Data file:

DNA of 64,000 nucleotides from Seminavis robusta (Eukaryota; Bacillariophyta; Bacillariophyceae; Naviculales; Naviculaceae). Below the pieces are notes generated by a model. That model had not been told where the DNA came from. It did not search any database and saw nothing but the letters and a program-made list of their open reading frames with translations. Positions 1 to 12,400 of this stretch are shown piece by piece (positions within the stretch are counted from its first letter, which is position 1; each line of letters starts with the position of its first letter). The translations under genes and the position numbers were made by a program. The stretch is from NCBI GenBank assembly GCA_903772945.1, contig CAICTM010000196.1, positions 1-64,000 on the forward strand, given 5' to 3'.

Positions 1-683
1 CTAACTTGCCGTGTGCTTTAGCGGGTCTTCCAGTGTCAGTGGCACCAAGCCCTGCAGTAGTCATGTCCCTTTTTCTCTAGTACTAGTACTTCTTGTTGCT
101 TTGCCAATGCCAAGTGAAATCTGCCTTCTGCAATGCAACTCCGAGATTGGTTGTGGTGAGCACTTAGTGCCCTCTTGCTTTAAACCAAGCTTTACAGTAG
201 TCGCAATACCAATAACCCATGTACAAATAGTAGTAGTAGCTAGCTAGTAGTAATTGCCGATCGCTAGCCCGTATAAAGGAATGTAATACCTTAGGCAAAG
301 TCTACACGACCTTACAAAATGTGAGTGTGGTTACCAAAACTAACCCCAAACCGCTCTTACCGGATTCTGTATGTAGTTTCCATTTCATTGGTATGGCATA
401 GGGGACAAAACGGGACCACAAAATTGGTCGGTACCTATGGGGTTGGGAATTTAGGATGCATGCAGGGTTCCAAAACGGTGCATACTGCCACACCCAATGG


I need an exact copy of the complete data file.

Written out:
DNA of 64,000 nucleotides from Seminavis robusta (Eukaryota; Bacillariophyta; Bacillariophyceae; Naviculales; Naviculaceae). Below the pieces are notes generated by a model. That model had not been told where the DNA came from. It did not search any database and saw nothing but the letters and a program-made list of their open reading frames with translations. Positions 1 to 12,400 of this stretch are shown piece by piece (positions within the stretch are counted from its first letter, which is position 1; each line of letters starts with the position of its first letter). The translations under genes and the position numbers were made by a program. The stretch is from NCBI GenBank assembly GCA_903772945.1, contig CAICTM010000196.1, positions 1-64,000 on the forward strand, given 5' to 3'.

Positions 1-683
1 CTAACTTGCCGTGTGCTTTAGCGGGTCTTCCAGTGTCAGTGGCACCAAGCCCTGCAGTAGTCATGTCCCTTTTTCTCTAGTACTAGTACTTCTTGTTGCT
101 TTGCCAATGCCAAGTGAAATCTGCCTTCTGCAATGCAACTCCGAGATTGGTTGTGGTGAGCACTTAGTGCCCTCTTGCTTTAAACCAAGCTTTACAGTAG
201 TCGCAATACCAATAACCCATGTACAAATAGTAGTAGTAGCTAGCTAGTAGTAATTGCCGATCGCTAGCCCGTATAAAGGAATGTAATACCTTAGGCAAAG
301 TCTACACGACCTTACAAAATGTGAGTGTGGTTACCAAAACTAACCCCAAACCGCTCTTACCGGATTCTGTATGTAGTTTCCATTTCATTGGTATGGCATA
401 GGGGACAAAACGGGACCACAAAATTGGTCGGTACCTATGGGGTTGGGAATTTAGGATGCATGCAGGGTTCCAAAACGGTGCATACTGCCACACCCAATGG